Legislative Council: Wednesday, February 07, 2024



Residential Tenancies

The Hon. S.L. GAME (16:42): I move:

That this council—

1. Acknowledges that the South Australian government’s residential tenancies policies go too far and represent an attack on landlords;

2. Recognises that to protect themselves, landlords have been forced to raise rents in anticipation of the increase in costs involved in managing their properties; and

3. Acknowledges the harm this has caused tenants, who now find themselves unable to afford rental accommodation.

The state government previously progressed priority measures to provide immediate relief for tenants through the Residential Tenancies (Limit of Amount of Bond) Amendment Regulations 2023. The bond threshold was raised, which is estimated to have saved tenants up to $1.3 million in up-front bond payments during the first month. As is always the case, the Greens and Labor backed a further round of measures in an attempt to smash landlords with further legislation.

The government strategy has all the hallmarks of Greens policy, killing off incentives for private enterprise to continue supplying private rental accommodation. These measures go too far and are an attack on landlords. In this socialist agenda, where the government insists on putting its hands in the pockets of our investors and entrepreneurs, mediocrity is the outcome. The Greens have no ideas on how to produce anything. They just roll out the same policies to redistribute the wealth created by the very people who sacrifice to run businesses, pay taxes and employ others.

Wouldn't it be great to live in a Greens' world, feet up on the couch, accepting handouts and doing stuff all? It would be funny if it was not at the expense of the mums and dads working hard to provide for their families, contributing to their communities and creating opportunities for prosperity. To protect themselves, landlords have been forced to raise rents in anticipation of the increasing costs in managing their properties.

Landlords are required to provide tenants with a prescribed reason to end a periodic tenancy agreement or to not renew a fixed term agreement. Why should landlords be forced to give a reason for termination? Why should only tenants have the right to enter tenancy with no reason? This is not fair. It costs landlords to terminate because they need to readvertise, prepare the property for reletting and take the time to find and vet another tenant. Landlords do not terminate for no reason. The government should not question the reasoning of a landlord trying to best manage their own property.

Landlords have to give prescribed reasons such as abuse or threaten the landlord or their family, property manager, agent or neighbour, which will likely further inflame already strained relationships and lead to more SATAC hearings. A system more onerous on landlords will push some out of the market. The proposed changes will not resolve the rental crisis. They simply make it easier for undesirable tenants to remain in a landlord's property. Landlords no longer have the right to say yes or no to pets, which is simply ridiculous and unreasonable given they own the property and incur the costs of any resultant damage.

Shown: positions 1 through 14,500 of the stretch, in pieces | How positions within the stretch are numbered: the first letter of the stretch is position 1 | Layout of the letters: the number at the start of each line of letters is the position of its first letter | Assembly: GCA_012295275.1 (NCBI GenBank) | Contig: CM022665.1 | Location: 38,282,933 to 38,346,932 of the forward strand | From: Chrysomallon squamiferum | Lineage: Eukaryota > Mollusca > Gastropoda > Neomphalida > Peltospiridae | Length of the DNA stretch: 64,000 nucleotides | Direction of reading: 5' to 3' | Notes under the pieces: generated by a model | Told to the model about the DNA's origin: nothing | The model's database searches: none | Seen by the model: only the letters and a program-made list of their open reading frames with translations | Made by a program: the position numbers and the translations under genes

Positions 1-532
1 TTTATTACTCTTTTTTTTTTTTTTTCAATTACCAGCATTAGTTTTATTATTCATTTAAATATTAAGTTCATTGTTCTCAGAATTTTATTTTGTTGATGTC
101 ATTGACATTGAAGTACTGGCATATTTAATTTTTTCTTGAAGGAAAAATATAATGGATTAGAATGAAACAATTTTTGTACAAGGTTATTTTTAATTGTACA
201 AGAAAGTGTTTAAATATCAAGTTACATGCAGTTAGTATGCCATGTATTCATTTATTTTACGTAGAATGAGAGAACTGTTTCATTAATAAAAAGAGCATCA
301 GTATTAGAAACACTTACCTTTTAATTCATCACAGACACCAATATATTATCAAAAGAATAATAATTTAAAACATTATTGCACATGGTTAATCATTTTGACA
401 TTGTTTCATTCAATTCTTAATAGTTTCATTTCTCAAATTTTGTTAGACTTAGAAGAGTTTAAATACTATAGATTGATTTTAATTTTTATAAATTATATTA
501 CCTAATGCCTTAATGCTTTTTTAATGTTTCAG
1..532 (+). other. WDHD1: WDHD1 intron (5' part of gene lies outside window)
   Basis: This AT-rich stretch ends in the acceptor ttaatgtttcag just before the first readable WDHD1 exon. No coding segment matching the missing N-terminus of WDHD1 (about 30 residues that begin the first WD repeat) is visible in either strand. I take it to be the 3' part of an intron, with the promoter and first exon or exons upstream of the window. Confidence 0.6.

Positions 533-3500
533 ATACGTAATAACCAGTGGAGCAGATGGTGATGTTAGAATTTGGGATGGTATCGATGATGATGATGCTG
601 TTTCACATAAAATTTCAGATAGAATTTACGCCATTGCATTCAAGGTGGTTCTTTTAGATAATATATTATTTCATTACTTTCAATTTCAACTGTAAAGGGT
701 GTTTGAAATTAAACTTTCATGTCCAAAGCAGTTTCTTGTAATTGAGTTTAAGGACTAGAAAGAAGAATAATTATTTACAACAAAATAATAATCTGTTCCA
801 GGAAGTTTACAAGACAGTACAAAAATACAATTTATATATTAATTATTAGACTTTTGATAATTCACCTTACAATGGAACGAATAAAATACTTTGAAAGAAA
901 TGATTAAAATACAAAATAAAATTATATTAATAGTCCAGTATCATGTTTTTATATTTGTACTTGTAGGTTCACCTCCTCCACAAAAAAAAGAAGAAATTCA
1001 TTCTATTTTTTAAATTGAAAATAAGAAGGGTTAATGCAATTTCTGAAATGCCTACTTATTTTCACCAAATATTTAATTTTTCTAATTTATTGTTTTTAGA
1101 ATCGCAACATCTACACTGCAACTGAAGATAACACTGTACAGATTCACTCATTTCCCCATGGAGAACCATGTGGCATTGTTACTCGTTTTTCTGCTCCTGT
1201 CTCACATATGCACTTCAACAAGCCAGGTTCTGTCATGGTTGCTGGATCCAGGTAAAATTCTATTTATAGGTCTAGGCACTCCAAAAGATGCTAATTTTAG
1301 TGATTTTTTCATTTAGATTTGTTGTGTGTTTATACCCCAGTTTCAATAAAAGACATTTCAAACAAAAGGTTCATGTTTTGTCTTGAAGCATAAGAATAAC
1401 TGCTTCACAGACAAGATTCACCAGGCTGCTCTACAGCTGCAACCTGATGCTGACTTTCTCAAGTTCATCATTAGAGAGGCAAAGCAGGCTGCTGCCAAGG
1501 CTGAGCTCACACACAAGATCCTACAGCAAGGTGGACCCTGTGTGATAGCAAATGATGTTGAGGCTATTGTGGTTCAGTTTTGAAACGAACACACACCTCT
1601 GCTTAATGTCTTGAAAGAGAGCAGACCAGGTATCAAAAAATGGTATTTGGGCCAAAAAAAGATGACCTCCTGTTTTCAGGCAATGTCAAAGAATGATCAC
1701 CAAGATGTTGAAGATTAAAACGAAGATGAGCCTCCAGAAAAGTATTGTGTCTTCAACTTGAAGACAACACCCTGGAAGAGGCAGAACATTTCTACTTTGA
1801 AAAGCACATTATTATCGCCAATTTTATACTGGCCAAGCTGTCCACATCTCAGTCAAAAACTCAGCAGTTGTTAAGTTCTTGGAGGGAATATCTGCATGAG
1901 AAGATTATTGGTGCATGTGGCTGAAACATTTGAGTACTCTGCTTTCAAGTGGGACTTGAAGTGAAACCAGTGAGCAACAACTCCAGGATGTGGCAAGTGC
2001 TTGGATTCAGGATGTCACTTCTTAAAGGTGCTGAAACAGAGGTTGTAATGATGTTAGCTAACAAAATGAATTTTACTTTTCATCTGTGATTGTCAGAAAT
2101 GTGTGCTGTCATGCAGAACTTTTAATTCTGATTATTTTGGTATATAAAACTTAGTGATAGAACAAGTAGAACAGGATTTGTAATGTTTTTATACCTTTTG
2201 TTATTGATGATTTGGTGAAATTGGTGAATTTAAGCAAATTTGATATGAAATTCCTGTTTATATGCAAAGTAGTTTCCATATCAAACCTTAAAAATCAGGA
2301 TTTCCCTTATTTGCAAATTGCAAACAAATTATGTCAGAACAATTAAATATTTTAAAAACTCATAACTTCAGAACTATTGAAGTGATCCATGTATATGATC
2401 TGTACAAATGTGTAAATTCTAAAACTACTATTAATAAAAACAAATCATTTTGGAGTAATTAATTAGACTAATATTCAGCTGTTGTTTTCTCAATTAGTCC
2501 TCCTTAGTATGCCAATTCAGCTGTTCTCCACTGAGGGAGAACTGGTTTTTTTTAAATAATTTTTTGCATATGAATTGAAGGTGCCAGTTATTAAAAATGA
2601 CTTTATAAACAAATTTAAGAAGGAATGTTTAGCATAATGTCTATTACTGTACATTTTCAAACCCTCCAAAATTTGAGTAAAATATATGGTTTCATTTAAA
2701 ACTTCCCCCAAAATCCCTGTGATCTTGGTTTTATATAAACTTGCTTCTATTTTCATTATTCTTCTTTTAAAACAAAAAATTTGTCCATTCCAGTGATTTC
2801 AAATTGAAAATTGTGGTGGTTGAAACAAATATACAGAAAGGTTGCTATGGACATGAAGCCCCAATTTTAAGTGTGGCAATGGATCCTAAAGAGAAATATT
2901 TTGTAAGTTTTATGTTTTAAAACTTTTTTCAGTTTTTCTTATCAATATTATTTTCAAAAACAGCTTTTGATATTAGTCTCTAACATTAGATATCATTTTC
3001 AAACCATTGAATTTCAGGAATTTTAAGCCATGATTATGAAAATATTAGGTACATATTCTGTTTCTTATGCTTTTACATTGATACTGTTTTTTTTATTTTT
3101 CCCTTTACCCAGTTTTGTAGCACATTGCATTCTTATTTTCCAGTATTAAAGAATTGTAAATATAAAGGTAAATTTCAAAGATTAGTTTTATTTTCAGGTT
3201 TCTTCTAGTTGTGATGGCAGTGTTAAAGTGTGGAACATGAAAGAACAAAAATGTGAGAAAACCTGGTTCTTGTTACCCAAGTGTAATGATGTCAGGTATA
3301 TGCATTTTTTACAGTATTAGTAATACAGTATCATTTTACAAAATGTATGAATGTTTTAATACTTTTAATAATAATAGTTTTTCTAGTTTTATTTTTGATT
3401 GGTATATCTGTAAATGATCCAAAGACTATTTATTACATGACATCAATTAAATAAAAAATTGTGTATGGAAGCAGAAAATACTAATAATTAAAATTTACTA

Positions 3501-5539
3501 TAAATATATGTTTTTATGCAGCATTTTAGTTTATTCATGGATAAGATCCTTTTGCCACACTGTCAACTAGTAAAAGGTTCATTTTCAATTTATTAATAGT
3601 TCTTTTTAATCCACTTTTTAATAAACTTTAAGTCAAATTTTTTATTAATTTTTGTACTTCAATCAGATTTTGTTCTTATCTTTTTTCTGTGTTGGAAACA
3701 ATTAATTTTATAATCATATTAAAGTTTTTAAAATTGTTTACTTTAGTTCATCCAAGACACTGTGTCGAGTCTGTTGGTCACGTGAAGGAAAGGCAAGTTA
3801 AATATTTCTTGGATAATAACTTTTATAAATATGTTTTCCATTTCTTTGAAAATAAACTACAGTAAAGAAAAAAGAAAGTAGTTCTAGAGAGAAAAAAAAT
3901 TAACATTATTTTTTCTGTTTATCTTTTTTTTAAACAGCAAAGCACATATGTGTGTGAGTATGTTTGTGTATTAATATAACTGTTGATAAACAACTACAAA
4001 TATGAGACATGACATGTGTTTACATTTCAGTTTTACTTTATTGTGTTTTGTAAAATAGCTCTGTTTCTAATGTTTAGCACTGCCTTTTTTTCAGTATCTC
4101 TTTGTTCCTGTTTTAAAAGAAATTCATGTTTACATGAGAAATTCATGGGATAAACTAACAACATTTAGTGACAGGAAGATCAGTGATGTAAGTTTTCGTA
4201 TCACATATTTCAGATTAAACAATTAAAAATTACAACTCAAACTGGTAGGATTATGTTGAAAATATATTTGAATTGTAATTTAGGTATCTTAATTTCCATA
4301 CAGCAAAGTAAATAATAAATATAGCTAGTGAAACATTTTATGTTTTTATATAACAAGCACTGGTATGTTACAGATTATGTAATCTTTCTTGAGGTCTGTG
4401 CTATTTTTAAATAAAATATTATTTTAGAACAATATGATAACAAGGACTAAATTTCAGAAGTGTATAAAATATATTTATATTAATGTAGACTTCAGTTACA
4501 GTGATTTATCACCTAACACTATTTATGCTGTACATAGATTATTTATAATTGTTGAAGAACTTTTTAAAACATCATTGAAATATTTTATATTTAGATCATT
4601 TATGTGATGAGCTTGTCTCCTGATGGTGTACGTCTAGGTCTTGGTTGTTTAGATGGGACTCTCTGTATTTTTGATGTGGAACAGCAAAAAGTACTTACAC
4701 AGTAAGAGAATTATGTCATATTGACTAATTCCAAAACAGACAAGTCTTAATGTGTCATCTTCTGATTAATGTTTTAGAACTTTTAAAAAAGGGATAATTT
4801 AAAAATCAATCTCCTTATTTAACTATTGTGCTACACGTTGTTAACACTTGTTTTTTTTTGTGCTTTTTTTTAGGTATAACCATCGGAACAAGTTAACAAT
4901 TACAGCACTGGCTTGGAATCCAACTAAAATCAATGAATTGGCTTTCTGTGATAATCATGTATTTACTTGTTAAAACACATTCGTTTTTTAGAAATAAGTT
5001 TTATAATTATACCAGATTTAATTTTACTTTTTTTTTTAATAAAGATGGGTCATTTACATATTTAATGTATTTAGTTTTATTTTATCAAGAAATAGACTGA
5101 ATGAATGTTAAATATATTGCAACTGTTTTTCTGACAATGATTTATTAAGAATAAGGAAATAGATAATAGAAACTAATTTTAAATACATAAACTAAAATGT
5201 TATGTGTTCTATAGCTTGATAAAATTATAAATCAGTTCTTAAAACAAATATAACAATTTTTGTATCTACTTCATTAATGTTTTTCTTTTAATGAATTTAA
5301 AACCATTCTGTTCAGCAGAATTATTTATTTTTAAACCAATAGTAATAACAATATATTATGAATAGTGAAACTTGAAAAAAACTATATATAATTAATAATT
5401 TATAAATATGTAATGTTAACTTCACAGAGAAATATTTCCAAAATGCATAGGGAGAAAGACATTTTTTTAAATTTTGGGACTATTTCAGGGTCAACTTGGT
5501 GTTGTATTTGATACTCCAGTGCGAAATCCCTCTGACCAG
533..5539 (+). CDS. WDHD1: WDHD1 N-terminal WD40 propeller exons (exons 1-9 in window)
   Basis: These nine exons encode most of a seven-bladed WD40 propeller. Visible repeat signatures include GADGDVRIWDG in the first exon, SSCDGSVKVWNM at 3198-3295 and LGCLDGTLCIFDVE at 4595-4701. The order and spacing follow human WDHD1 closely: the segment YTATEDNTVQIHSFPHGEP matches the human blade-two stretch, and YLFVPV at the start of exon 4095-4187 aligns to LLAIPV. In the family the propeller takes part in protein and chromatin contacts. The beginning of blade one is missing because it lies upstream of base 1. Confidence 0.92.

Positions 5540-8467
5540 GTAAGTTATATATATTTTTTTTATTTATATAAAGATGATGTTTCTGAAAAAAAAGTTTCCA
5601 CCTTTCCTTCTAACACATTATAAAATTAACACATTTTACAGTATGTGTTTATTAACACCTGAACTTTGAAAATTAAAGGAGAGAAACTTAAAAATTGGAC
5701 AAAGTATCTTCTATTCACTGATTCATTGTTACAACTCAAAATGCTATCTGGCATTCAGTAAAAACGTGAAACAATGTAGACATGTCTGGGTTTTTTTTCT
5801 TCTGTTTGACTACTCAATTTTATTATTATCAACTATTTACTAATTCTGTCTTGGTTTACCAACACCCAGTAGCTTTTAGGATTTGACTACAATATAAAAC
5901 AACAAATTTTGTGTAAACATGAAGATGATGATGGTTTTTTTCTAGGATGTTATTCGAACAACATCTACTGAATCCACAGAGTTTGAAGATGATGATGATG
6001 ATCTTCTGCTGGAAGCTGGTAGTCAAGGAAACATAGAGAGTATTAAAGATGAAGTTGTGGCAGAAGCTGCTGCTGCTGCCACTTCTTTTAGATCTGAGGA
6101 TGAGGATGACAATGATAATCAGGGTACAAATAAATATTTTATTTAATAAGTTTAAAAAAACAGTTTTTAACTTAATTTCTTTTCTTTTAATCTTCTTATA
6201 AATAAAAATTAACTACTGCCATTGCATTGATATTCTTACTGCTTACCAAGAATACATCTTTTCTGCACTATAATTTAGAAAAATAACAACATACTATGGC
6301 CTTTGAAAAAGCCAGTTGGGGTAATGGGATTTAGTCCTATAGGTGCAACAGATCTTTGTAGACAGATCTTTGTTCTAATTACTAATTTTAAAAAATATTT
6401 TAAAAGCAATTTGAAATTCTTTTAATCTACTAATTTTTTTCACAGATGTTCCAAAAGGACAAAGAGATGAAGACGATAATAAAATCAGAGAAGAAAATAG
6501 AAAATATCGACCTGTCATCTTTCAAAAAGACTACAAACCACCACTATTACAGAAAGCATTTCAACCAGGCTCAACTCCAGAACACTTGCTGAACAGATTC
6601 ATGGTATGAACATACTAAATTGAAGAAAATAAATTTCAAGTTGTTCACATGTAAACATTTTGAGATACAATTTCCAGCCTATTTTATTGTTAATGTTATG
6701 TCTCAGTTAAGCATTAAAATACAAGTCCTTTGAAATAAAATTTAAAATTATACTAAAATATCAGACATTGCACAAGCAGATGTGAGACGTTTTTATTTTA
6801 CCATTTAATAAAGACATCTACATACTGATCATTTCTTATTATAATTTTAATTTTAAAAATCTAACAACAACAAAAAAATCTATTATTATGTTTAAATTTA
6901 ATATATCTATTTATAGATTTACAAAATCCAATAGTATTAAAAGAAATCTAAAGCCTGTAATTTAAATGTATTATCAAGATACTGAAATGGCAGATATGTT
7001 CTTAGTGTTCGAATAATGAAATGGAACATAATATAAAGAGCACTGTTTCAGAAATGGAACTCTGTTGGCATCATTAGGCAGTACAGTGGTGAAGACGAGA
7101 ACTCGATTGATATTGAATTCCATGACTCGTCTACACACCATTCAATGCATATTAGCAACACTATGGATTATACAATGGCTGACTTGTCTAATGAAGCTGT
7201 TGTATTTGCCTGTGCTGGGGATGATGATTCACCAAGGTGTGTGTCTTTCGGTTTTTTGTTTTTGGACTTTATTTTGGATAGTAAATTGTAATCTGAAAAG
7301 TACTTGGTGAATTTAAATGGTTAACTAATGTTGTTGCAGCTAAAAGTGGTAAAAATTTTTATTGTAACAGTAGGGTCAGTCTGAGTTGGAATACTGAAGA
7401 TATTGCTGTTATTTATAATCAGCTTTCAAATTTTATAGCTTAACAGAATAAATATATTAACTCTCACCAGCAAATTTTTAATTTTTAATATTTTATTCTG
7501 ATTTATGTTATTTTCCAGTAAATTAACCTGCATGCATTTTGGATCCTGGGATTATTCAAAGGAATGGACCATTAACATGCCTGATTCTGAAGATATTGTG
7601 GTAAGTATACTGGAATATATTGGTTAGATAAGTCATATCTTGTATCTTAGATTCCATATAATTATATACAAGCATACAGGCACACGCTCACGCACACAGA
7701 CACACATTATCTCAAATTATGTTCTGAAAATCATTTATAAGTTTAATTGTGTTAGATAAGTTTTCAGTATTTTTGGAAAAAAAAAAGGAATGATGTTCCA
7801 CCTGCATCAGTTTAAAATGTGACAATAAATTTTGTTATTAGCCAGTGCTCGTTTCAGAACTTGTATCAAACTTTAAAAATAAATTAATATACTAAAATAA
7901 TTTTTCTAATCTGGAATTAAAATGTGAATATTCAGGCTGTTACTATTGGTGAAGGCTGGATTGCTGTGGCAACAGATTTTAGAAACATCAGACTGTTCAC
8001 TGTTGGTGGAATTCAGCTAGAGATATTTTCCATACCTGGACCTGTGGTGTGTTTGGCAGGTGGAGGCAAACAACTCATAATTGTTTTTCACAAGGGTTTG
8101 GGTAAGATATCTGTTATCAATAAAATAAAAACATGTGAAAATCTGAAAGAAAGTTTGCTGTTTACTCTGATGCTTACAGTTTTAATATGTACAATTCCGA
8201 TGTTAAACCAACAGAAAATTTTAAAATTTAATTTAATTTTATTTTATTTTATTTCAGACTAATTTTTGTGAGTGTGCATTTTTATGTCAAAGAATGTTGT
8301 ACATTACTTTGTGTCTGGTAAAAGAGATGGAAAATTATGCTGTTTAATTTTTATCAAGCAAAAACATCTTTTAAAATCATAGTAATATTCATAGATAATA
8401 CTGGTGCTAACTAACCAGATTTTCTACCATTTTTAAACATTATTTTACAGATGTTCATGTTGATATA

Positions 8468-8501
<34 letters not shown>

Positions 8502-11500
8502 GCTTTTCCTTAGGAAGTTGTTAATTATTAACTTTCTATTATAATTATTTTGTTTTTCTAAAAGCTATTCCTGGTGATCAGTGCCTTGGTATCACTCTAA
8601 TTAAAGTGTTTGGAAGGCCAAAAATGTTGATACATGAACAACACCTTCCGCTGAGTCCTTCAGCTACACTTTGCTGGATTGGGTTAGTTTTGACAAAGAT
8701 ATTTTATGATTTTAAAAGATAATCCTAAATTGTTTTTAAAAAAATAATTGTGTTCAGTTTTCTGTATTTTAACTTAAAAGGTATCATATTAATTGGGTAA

The Hon. T.A. Franks interjecting:


The Hon. S.L. GAME: Landlords must accept pets unless they can justify to SACAT that they cannot.

The Hon. T.A. Franks: You have changed so much, Sarah.

The PRESIDENT: The Hon. Ms Franks!

The Hon. S.L. GAME: Currently, the fee to apply for a SACAT hearing is $85.

The Hon. T.A. Franks: She will reap what she sows, Mr President.

The PRESIDENT: The Hon. Ms Franks!

The Hon. S.L. GAME: This is another expense to the landlord simply ignored by the government. Landlords need to protect themselves from losses. We know from experience that bonds rarely cover the losses incurred by landlords. Why should a landlord be forced to take on the added risk of damage caused by pets? This is not the time to start discouraging landlords from investing in a rental market that is in crisis.

The Hon. T.A. Franks interjecting:


The Hon. S.L. GAME: How is the government planning to accommodate renters in the private market now that landlords will be forced out of the industry? How will the government find housing for families unable to pay the increased costs of managing rental properties that will be passed on to tenants? I will support landlords by introducing amendments designed to restore some balance to rental laws. This will, in turn, assist tenants who will benefit from not having to absorb the increasing costs of managing rental properties under the government's residential tenancy regime.

I commend the motion and look forward to introducing sensible amendments to re-establish a more pragmatic approach to managing residential tenancies.

Debate adjourned on motion of Hon. J.E. Hanson.